D2 conference championship canceled following ugly incident


An end of the season football banquet is supposed to be a positive way for a conference to wrap up a football season. That will not be the case for the Central Intercollegiate Athletic Association, a conference playing Division 2 football.

As first seen on D2football.com and later reported by the Winston-Salem Journal, Winston Salem State quarterback Rudy Johnson, a 2013 All-CIAA First Team quarterback, was allegedly assaulted by five members of Virginia State’s football team. According to the reports, Johnson was beaten up in a restroom at a banquet hall hosting a football luncheon the day before the CIAA football championship game. As a result of the brawl, Winston-Salem State assistant athletic director Kevin Manns is reported as saying the conference championship game has been canceled.

One of the Virginia state players arrested as a result of this incident was Lamont Britt, sophomore running back. The cause of the altercation is also not known at this time.

Johnson was treated at a local hospital and has already been released.

UPDATE (8:15 p.m. ET) – The CIAA has released the following statement regarding the cancelation of their championship game;

Based on the incident that occurred today, and after consulting with the leadership of each institution and the Football and Volleyball championship committees, the CIAA is saddened to announce that this weekend’s Football and Volleyball conference championships that were scheduled to take place in Winston-Salem have been canceled. On the eve of such an important weekend for dozens of our student-athletes, many of whom have waited a lifetime for such a moment, we are left to focus instead on what might have been.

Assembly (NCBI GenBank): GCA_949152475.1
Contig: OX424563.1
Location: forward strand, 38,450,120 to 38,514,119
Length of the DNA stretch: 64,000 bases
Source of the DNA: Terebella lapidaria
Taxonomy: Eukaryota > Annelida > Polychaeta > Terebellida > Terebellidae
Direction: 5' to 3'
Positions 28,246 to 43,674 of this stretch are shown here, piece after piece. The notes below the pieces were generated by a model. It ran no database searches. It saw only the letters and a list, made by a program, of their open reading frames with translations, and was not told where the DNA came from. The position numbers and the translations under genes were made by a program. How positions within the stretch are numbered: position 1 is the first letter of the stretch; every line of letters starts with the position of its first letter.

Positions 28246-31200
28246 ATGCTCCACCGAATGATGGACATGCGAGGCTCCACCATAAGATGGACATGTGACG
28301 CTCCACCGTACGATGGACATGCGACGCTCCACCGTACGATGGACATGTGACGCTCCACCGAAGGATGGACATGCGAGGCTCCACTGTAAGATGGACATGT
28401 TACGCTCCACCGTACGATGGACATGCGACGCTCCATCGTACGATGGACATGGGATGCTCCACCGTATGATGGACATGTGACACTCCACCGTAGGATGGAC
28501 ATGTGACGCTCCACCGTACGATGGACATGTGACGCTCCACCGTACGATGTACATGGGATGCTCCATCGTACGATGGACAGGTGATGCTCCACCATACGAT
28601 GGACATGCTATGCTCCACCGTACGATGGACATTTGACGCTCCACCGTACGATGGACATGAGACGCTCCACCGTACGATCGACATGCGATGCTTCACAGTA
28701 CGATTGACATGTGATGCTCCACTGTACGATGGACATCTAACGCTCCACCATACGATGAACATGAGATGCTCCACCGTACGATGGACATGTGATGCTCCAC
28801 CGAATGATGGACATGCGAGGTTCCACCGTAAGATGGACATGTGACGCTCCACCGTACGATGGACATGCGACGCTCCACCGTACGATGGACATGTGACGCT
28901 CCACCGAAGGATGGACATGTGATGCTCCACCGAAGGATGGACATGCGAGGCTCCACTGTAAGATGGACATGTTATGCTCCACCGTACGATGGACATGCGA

Our singular focus is on the safety and security of the CIAA’s student-athletes and those who follow them. It is important that everyone involved in the CIAA embody our mission every day by acting as upstanding individuals on and off the field. We must work together to hold each other to higher standards of responsible judgment and conduct because we must demand that if we are to succeed.

We did not make this decision lightly, as its impact is far and wide – affecting our student-athletes, alumni, fans, sponsors and more. But the CIAA has long had policies to encourage responsible behavior, and must consider what is necessary to assure days like today are not repeated, ever.

We will cooperate fully with the NCAA as it relates to its upcoming Division II national championships.

Photo: Winston-Salem State Athletics

Reports: Bob Diaco finalizes deal with Oklahoma

Getty Images
Leave a comment

It appears Lincoln Riley has all but officially gotten his man.

Earlier this month, reports surfaced that Bob Diaco was expected to take a job on Riley’s Oklahoma football staff. Friday, Pete Thamel of SI.com tweeted that Diaco has finalized a deal to join the football program. ESPN.com‘s Adam Rittenberg subsequently confirmed the initial report.

With all 10 of Riley’s on-field assistant slots filled, Diaco will serve as a defensive analyst for the Sooners.

Diaco spent the 2017 season as the defensive coordinator at Nebraska, let go after that one year following the firing of head coach Mike Riley.  Prior to that brief stint in Lincoln, he was the head coach at UConn for three seasons before being fired after going 11-26 during his time with the Huskies.

Prior to that, he was the coordinator at Notre Dame for four seasons from 2010-13.

Florida’s athletics facilities upgrade scheduled to be completed in 2021

Photo by Rob Foldy/Getty Images
1 Comment

Dan Mullen is just breaking in his new office chair, but it will be a few more years until the new head coach to truly be able to get comfortable in his new digs. The University of Florida is scheduled to begin a complete overhaul of the athletics facilities in Gainesville this summer. When it is complete, a brand new state-of-the-art football training facility will be among the highlights of the $130 million project.